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Dilute solution properties of wild sage (Salvia macrosiphon) seed gum

Razavi, Seyed M.A., Moghaddam, T. Mohammadi, Emadzadeh, B., Salehi, F.
Food hydrocolloids 2012 v.29 no.1 pp. 205-210
Salvia, calcium chloride, gums, ionic strength, molecular weight, sage, salt concentration, seeds, sodium chloride, temperature, viscosity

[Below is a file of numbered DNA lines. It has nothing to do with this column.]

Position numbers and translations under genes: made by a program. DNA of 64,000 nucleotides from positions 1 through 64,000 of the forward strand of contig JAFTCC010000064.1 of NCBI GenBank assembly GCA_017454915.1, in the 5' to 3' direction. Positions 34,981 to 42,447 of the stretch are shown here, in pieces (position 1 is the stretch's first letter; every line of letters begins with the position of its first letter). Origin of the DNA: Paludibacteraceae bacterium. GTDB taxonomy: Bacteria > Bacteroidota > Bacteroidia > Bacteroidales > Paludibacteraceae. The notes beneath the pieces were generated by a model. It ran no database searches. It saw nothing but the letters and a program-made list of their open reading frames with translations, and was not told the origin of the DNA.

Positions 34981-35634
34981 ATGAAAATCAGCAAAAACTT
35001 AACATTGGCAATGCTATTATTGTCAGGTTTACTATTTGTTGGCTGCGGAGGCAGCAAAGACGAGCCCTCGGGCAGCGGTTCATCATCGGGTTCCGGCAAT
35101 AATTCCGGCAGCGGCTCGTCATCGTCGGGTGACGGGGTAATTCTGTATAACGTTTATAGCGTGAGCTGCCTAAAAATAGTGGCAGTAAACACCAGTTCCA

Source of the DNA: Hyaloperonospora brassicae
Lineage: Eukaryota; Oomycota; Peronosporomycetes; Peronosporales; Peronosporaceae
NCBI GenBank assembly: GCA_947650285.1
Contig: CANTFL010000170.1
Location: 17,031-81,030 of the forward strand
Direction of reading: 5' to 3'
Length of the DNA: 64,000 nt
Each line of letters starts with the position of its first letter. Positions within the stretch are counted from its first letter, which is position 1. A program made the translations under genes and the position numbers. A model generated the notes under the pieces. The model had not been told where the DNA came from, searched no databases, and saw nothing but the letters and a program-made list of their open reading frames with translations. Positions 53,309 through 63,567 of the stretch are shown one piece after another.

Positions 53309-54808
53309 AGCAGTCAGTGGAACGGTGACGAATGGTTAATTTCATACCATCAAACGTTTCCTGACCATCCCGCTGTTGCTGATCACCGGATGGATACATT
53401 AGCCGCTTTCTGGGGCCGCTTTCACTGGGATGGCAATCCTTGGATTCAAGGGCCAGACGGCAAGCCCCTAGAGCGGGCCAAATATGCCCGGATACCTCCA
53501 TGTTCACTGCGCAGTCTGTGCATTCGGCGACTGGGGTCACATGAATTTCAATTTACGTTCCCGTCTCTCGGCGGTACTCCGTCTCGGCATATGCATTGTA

In this paper, the effect of salt type (sodium and calcium chlorides), salt concentration (0, 0.5, 20 and 50mM) and temperature (20, 30 and 40°C) on the properties of dilute sage seed gum (SSG) solutions were investigated. SSG was evaluated for intrinsic viscosity by various models i.e. Huggins, Kraemer, Higiro and Tanglertpaibul and Rao equations. The results showed that the Tanglertpaibul & Rao and Higiro equations were chosen as the best models for intrinsic viscosity determination of SSG at different temperatures and salts concentrations, respectively. The increase in ionic strength of the NaCl and CaCl₂ from 0 to 0.5mM caused increase in intrinsic viscosity, but increasing the temperature from 20 to 40°C and salts concentrations from 0.5 to 50mM decreased the intrinsic viscosity. Divalent ions from CaCl₂ showed a more pronounced effect on the intrinsic viscosity compared with monovalent ions from NaCl. SSG solutions at all temperatures and salts concentrations were in the dilute domain. The weight-average molecular weight of sage seed gum was obtained as 1.5×10⁶Da.